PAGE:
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October 06
2021

ISSUE

Fall 2021

ZOIC STUDIOS AND THE LESSONS LEARNED FROM ITS LED WALL

By IAN FAILES

An overhead lighting rig is installed on the LED wall stage.

If there’s one thing changing the way that physical production and visual effects interact right now, it’s the rise of LED walls, also known as LED volumes. 

LED walls form part of the shift to virtual production and real-time content creation, and have gained prominence by enabling in-camera VFX shots that don’t require additional post-production, offering an alternative to bluescreen or greenscreen shooting, and helping to immerse actors and crews into what will eventually be the final shots. 

Several production houses and visual effects studios have built dedicated LED walls and associated workflows. Some rely on bespoke LED wall setups, depending on the needs of the particular project. One company, Zoic Studios, even embarked on a project to install a LED wall inside existing studio space and use it to further the crew’s understanding of virtual production. 

How did Zoic do that exactly? Here, Zoic Creative Director and Visual Effects Supervisor Julien Brami breaks down the process they followed and what they took away from this new virtual production experience. 

 A HISTORY OF VIRTUAL PRODUCTION AT ZOIC 

Zoic’s foray into LED walls is actually part of a long history of virtual production solutions at the visual effects company, which has offices in Los Angeles, New York and Vancouver. In particular, some years ago the studio developed a system called ZEUS (Zoic Environmental Unification System) that could be used to track live-action camera movements on, for example, a greenscreen stage and produce real-time composites with previs-like assets. The idea was to provide instant feedback on set via a Simul-cam setup, either a dedicated monitor or smart tablet. 

Zoic Studios Creative Director and Visual Effects Supervisor Julien Brami reviews a real-time scene on a laptop.

“FTG [Fuse Technical Group] lent us an LED wall for about three months, and it was really exciting because they said, ‘We can give you the panels and we can do the installation, but we can’t really give you anyone who knows how to do it. You have to learn yourself.’ So it was just a few of us here at Zoic doing it. We each tried to figure everything out.” 

—Julien Brami, Creative Director and Visual Effects Supervisor, Zoic Studios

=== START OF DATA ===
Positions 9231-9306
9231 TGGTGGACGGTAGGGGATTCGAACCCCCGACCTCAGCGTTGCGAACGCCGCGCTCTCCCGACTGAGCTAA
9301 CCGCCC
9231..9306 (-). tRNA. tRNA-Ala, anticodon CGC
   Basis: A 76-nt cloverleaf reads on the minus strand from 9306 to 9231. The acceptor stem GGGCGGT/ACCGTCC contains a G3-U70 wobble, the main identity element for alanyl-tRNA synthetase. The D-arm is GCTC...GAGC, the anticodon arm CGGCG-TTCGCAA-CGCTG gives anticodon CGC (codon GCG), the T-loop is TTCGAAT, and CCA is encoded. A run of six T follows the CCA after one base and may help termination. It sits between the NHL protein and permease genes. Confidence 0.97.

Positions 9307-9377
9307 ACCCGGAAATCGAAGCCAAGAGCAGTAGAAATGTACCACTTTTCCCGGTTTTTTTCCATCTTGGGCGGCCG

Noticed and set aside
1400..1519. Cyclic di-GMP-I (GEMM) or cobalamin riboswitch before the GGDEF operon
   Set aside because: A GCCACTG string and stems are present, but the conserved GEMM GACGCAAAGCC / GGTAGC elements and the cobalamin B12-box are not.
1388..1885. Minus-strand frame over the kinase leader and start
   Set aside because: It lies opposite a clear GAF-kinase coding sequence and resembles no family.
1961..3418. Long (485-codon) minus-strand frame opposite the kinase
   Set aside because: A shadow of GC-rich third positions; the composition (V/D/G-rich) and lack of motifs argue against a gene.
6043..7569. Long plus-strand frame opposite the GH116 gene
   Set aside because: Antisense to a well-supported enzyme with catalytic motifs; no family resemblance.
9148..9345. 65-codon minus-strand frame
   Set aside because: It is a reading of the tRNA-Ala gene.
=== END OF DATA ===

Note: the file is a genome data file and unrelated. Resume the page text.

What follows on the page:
When Brami, who has been at Zoic since 2015, began noticing a major shift in the use of game engines for virtual production shoots on more recent shows – The Mandalorian, for example, has of course brought these new methods into the mainstream – he decided to try out the latest techniques himself at home using Epic Games’ Unreal Engine. “I’ve always been extremely attracted by new workflows and new technology,” shares Brami. “I mostly work in the advertising world and usually the deadlines are short and budgets are even shorter, so I’m always looking for new solutions. I’d been looking to employ real-time rendering in a scene as a way to show clients results straight away, for example. 

“So,” he adds, “I first started doing all this virtual production stuff in my own room at home using just my LED TV and a couple of screens. What’s amazing with the technology is that the software is free. I just had a Vive controller and was tracking shots with my Sony DSLR. As soon as I saw something working, I called [Zoic Founder and Executive Creative Director] Chris Jones and said, ‘I think we need to do this at scale.’” 

Zoic Studios tests the LED wall that was set up at its Culver City, California location.

A hand-held test-shoot against an LED wall environment.

The LED wall, provided to Zoic on loan from Fuse Technical Group, gave the visual effects studio a chance to test several shooting scenarios.

The LED wall, a ROE Black Pearl 2, was 28 tiles wide and 8 tiles high.

An on-set tracking system utilizing Vive controllers allowed for camera movement and real-time re-adjustment of the imagery on the LED wall.